As a West Side Story-Sound of Music-Les Miserables kinda gal, it takes a lot for me to like new musicals. I never expect anything new to compare with the classics. With this in mind, I expected to be underwhelmed by new show Memphis, which opened at the Shaftesbury Theatre this week.
I was wrong.
This show is joyous. It tells the story of Huey Calhoun (Killian Donnelly) – a white boy from Tennessee – who makes it his mission to get the ‘race music’, rock and roll, blues and gospel only heard in underground clubs frequented by black people, brought to a white audience.
Amid the dark story of the racism and segregation of 1950s Memphis, Tennessee, is a love story between Calhoun and beautiful club singer Felicia, played by British soul singer Beverley Knight. Knight is an under-rated star of British music – her voice throughout the show exquisite and almost unbelievable in the clarity of her tone and the ease of her delivery.
She’s not the only one who can sing, though. Despite his jester-style role as the male lead, Donnelly’s voice is also strong. But the leading pair are backed by a cast of outstanding singers who raise the roof with the stunning harmonies of blues and gospel. As each song came to a climactic end, the stars were met with rapturous rounds of applause. Personally, it was heartening to see a West End show of such high quality in which the predominant number of parts were played by black actors, who are so under-represented in theatre.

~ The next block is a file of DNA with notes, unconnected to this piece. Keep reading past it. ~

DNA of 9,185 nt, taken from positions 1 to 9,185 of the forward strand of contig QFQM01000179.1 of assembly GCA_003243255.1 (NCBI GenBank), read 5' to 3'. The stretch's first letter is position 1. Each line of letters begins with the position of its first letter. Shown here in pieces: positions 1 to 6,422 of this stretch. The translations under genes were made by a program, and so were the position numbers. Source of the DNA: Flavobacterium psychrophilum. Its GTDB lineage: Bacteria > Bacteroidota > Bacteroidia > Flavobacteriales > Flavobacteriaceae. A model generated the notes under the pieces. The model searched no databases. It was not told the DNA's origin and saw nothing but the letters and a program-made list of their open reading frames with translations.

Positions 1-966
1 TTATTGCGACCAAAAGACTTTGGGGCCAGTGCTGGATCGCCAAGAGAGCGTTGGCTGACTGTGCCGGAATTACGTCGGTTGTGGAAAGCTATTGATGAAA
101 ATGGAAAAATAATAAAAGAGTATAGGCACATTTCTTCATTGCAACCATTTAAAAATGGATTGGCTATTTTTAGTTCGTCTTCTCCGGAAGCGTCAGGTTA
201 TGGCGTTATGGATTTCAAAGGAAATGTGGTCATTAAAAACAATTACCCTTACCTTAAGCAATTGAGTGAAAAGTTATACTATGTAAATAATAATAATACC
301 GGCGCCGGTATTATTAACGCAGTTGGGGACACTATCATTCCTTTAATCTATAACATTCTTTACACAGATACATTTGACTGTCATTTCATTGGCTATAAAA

Smiles of surprise seemed to be on the faces of the audience members during the interval.
But maybe we shouldn’t have been surprised. Because Memphis has already proved a smash hit on Broadway with a triumphant 55-city North American tour and won multiple awards across the pond, including winning a Tony Award for best musical.
With songs by Grammy winner and Bon Jovi co-founder David Bryan and a true-life inspired story from writer Joe DiPietro, Memphis will leave you with a hope-filled smile on your face despite the sadness of the stories of racial separation.
Whenever I read books or see films or shows that tell the story of historical racial segregation in North America, I’m left thankful for the people who stepped outside their comfort zones and risked being ostracised from their own communities for the sake of tearing down injustice. But I’m also always reminded that the struggle isn’t over yet. The fear of people who are in some way ‘unknown’ is what fuels hatred and separation. There are so many communities even where we live who feel isolated and rejected by the rest of society. It’s our job to find them, welcome them and love them – even if they are not like us.
Photo by Johan Persson